MANAGED CARE February 1997. ©1997 Stezzi Communications
In late January, President Clinton proposed Medicare spending reductions over the next six years totaling $138 billion, a figure he characterized as "a halfway point" between his own final target last year of $116 billion and the $158 billion the GOP put on the table last year after at first insisting on $270 billion. The impact of the downward revisions (don't call them "cuts") would fall on HMOs, hospitals and to a lesser extent physicians.
Republican leaders welcomed the proposal, not stressing, for the moment, their onetime plan to make beneficiaries bear some of the burden.
But won't the Medicare commission, so highly touted during the election, be deciding these things, you ask? Maybe not. The players are pulling back from that once-hot idea — Clinton included.
In the Senate, Joseph Lieberman, a Connecticut Democrat, and Bill Frist, M.D., a Republican from Tennessee, also are concerned about health care quality, and not just Medicare. These senators wonder if federal regulation could have the unintended effect of discouraging innovation.
The federal government, Lieberman noted, buys more than 40 percent of all U.S. health care through Medicare, Medicaid and other programs. "How can we judge whether quality is going up or down?" he asked.
In the same meeting, Democratic Sen. Jay Rockefeller of West Virginia decried instances of legislators "playing doctor" — but warned providers that the only way to prevent it was to provide more uniformity of service.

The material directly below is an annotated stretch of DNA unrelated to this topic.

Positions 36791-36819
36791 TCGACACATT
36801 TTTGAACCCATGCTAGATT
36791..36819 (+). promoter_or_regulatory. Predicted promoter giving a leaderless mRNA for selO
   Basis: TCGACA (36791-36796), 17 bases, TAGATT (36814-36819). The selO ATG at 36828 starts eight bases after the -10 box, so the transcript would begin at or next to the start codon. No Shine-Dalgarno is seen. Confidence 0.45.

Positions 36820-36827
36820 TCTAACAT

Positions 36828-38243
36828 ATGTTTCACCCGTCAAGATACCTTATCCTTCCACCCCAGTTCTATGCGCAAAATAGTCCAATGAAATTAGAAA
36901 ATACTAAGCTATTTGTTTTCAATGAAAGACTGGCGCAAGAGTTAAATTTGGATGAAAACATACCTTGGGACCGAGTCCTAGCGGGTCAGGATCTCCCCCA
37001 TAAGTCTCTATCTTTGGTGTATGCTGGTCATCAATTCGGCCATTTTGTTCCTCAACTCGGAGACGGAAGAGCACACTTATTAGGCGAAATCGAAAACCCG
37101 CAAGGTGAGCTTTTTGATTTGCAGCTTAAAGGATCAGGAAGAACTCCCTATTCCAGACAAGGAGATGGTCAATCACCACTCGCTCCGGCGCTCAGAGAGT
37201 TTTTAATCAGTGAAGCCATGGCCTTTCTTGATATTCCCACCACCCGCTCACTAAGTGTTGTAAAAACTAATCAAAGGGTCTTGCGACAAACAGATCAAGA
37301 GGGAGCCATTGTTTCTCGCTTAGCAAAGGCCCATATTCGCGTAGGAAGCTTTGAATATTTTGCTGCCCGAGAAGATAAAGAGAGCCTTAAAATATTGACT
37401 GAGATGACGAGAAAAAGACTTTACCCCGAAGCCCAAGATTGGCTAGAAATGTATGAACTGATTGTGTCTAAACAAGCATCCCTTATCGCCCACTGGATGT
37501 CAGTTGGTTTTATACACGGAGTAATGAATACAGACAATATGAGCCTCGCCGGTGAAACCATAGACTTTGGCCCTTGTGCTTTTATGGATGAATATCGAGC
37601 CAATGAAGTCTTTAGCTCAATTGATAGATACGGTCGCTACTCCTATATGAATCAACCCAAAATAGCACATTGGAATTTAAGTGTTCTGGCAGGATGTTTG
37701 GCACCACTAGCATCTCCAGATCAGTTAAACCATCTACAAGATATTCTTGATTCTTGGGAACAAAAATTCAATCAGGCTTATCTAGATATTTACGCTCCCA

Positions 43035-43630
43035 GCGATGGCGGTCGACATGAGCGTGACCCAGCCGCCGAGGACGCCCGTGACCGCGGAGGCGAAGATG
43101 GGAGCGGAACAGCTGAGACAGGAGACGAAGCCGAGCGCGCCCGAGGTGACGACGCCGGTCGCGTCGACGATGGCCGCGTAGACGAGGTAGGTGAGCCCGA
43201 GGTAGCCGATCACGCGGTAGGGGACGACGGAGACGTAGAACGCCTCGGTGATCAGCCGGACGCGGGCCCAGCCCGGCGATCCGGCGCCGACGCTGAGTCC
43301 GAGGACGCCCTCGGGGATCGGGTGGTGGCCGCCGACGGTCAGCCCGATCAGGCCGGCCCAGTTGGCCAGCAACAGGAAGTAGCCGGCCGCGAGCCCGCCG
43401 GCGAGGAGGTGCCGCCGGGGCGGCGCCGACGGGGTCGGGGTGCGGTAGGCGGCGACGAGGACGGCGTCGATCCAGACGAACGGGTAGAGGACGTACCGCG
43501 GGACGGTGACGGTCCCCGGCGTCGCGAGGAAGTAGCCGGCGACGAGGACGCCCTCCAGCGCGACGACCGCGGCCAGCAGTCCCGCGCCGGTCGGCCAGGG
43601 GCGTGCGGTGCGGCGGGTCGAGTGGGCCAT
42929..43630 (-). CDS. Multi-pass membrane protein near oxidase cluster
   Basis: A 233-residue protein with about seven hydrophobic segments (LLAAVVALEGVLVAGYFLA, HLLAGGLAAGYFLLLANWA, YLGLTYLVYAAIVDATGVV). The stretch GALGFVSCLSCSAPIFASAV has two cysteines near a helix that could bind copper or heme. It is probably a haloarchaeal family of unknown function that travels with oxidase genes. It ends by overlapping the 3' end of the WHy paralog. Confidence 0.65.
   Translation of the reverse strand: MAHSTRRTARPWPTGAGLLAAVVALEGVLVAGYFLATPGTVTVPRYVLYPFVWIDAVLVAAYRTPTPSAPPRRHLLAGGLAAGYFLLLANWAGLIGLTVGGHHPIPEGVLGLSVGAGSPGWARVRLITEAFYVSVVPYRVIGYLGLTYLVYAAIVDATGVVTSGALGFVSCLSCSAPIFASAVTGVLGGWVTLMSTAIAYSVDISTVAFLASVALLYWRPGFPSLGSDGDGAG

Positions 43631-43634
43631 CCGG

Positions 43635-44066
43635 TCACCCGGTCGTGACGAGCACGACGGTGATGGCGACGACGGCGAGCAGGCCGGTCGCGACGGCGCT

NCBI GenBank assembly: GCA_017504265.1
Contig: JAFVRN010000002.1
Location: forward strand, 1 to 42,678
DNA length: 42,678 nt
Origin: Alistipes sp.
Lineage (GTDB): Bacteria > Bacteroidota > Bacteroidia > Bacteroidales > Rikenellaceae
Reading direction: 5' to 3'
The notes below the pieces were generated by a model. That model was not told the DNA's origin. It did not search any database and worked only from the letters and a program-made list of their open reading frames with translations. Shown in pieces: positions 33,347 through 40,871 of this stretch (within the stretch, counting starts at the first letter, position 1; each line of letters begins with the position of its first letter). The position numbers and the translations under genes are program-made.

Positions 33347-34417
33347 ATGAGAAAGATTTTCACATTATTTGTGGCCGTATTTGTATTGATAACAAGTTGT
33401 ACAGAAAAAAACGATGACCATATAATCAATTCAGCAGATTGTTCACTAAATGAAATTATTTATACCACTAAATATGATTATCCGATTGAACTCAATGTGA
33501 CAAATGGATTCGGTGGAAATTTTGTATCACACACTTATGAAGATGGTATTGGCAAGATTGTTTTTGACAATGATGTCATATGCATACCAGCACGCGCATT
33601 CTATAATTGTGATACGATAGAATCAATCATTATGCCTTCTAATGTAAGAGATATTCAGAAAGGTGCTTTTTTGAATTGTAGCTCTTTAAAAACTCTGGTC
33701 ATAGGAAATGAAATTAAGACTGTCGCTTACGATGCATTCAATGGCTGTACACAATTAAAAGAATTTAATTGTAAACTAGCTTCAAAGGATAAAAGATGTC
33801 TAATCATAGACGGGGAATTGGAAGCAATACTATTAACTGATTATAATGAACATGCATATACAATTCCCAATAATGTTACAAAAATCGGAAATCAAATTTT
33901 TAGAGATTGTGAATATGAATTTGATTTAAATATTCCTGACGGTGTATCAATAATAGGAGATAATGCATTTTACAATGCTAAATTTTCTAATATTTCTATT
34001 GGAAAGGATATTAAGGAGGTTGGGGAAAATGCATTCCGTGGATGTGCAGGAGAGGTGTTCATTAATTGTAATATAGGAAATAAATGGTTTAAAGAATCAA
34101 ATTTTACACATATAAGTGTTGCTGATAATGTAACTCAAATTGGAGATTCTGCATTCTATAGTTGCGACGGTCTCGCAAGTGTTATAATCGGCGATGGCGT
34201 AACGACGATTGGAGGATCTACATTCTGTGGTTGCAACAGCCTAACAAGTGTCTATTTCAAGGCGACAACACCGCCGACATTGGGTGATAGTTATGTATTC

Preserving Medicaid, of course, is the second administration theme. That program's annual growth rate, double-digit in the early 1990s, has sputtered back to about 7 percent and should maintain that level into the next century.
Some say the program does not even need to be "restructured," although it is still in the throes of being kicked back to the states (remember the block grant versus no block grant debate?). Should those who have advocated tinkering with the Consumer Price Index get their way, giant swags of deficit would be sheared away with the stroke of an accountant's pen. Pressure on Medicare and Medicaid would be somewhat assuaged.
The third presidential drumbeat will be helping the uninsured — look for a replay of last year's idea of providing six months of health insurance for eligible unemployed workers.
At the top of the list will be the more than 10 million uninsured children in the country. First, the 3 million eligible for Medicaid will be urged to get on board, with another million put on the rolls over the next four years. That leaves at least 6 million uninsured. Politicians in both parties, including Senate Majority Leader Trent Lott of Mississippi and Democratic Sen. Edward M. Kennedy of Massachusetts, are scrambling to get them some coverage.
Senate Minority Leader Thomas Daschle of South Dakota has a plan, costing up to $4 billion a year, to give a tax credit to families with annual incomes of up to $75,000. Kennedy is to cosponsor a bill to provide vouchers to purchase child-only coverage and coverage for pregnant women, at a cost of up to $9 billion.
The Republicans think they have been cast as the bad guys in this issue and are determined not to be naysayers, although they are keeping a steely eye out for attempts to expand health care coverage to all Americans and some say their opponents are using children as the opening wedge. Their own proposals — such as requiring recipients of the earned income tax credit to buy health insurance for their children — have a chilly ring. The Democrats are offering such cuddly solutions as giving the states the money to buy the policies and a refundable tax credit for poor families. Just think — all this is just beginning!
— Jean Lawrence